Some investors have been wise to the tax benefits of a 1031 exchange for years. Others are new to the game and may surprise what all the fuss is about. They hear the phrase “let’s 1031 that” bandied about by realtors, attorneys or other investors, but may not be clear on what such a course of action involves.
Quite simply, a 1031 exchange allows an investor to swap one business or investment asset for another. Under normal circumstances, the sale of these assets would incur tax liability on any capital gains. However, if you meet the requirements of section 1031 of the IRS tax code (hence the name), then you can defer any immediate capital gains tax. However, it is important to observe that a 1031 exchange is not a tax-avoidance scheme. ultimately, when you sell your business or investment asset and don’t replace it with another “like kind” character, capital gains taxes will be due.
There are many nuances to a 1031 exchange, which is why it is always wise to seek out guidance from a specialized experienced with such transactions. nevertheless, if you are disinctive about the basics, here are a few things you should know before trying a 1031 yourself.
Not For Personal Use
While it may be tempting to consider trading up your dominant residence and avoiding capital gains liability, a 1031 is only obtainable for character held for business or investment use.
There Are Some Exceptions To The Personal Use Prohibition
Like most things in the IRS code, there are exceptions to the rule. While generally, personal residences don’t qualify, you may be able to successfully exchange personal character such as your interest in a Tenancy-In-shared or a piece of artwork.
Exchanged character Must Be “Like-Kind”
This is an area that sometimes confuses new investors. The term “like-kind” doesn’t average “exactly the same” but merely that the exchanged similarities be similar in use and scope. While the IRS rules are liberal, there are many pitfalls for the unwary.
All Exchanges Don’t Happen Simultaneously
One of the meaningful benefits is that you can sell your current character and have up to six months to close on the acquisition of the “like-kind” substitute character. This is known as a delayed exchange. When you want to complete such an exchange, you will need the help of a qualified intermediary – the person who will keep up the sale proceeds from the relinquished character and then “buy” the substitute character for you.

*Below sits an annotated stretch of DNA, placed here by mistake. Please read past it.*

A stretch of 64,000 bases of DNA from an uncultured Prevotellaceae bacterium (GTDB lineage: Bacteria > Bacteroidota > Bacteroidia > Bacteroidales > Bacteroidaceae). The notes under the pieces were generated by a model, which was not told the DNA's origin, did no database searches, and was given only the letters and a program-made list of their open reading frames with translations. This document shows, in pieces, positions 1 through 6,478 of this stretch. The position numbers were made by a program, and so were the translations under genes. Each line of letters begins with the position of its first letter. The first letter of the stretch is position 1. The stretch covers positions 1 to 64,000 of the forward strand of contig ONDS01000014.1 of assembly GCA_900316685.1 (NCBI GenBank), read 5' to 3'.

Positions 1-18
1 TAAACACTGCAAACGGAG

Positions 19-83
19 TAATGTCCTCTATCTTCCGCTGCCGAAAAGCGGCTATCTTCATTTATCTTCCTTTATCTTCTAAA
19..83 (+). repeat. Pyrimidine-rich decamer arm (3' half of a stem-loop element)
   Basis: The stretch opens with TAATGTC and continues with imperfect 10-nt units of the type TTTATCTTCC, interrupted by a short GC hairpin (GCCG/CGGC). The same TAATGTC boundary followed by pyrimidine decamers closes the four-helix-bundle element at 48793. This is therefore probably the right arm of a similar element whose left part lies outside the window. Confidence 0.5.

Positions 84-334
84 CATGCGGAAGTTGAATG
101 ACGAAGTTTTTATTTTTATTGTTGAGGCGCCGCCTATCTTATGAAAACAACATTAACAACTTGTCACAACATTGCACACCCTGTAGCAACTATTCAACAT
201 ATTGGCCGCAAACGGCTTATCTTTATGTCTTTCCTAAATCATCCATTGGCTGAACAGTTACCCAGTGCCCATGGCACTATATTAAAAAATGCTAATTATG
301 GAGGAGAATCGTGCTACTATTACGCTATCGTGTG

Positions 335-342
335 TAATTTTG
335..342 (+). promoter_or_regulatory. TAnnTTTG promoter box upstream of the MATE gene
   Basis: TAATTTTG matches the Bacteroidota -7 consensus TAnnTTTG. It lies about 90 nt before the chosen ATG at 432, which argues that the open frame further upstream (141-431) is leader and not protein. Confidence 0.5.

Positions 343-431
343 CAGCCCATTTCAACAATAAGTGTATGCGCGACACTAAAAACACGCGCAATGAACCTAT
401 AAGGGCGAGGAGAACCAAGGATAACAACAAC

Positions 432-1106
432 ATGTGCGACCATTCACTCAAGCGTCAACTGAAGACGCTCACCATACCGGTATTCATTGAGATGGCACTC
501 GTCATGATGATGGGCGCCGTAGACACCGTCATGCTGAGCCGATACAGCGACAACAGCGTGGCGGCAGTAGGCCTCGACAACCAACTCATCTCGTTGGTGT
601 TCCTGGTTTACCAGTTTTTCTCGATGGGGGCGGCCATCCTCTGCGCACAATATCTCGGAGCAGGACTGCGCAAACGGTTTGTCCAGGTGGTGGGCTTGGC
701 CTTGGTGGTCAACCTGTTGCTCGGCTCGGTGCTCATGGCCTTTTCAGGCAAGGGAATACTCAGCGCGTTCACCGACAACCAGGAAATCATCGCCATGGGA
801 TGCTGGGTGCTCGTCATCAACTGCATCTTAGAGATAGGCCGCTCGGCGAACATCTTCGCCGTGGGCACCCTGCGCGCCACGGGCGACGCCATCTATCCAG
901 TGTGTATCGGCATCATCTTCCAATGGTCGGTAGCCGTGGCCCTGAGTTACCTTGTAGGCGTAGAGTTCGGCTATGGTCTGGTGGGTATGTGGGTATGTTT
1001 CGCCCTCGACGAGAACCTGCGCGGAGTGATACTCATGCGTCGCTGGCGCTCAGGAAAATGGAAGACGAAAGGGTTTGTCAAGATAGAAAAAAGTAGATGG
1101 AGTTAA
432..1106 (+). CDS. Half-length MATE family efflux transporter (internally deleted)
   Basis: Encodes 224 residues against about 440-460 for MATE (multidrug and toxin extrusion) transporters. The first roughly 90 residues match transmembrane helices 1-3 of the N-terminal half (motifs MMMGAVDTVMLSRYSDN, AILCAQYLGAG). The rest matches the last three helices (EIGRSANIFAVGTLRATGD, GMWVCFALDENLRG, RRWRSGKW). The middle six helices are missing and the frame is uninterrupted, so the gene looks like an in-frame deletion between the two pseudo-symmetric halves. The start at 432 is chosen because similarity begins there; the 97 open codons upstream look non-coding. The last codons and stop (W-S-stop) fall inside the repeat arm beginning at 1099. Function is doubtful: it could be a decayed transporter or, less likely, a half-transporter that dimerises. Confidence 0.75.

The IRS is very strict when it comes to 1031 exchanges. While they allow you to defer taxes, they also keep up you to basic deadlines in order to do so. The first is known as the “45 Day Rule.” This rule requires you to clarify your substitute character within 45 days of the sale of your relinquished character. Failing to do so will negate the exchange and taxes will be due.
You Can Designate Multiple substitute similarities
To make it easier to complete a successful exchange, the IRS permits you to name more than one substitute character. Of course, this is also unprotected to strict limitations. You can name up to three so long as you close on one of them within the required time limitations. Alternatively, you can nominate more than three if they to pay attention to a valuation requirement (the 200% rule).
Timing Matters (Again!)
jibe with their strict requirements, the IRS also requires you to close on your substitute character within 180 days of the sale of your relinquished character. The clock starts ticking on the day you sell and runs concurrently with the 45-Day-Rule.
Beware The Boot
If you receive any cash during your 1031 exchange, the value is known as “Boot.” Boot is closest taxable to you as a uncompletely capital gain. You are able to receive boot and nevertheless have a valid exchange. It is just important to understand that this will be considered a taxable event in the tax year of your exchange.
Boot Comes In Other Forms, Too
It isn’t just cash that can be considered boot. If, at the conclusion of your 1031 exchange, your debt liability goes down, that will also be treated as income to you and you will be taxed consequently.
Exchange Your Vacation Home With Caution
Although dominant personal residences are excluded from 1031 exchanges, under certain circumstances you can successfully exchange a second home. To effectively do so, the character must be 100% a rental character and your personal use cannot go beyond 15 days per year or 10% of the number of days during the year for which the dwelling is rented out at fair market value.
As with all things related to the IRS, there are many pitfalls involved for the unwary investor. It is important to consult with a 1031 exchange specialized before you try to swap to ensure you are not caught off guard.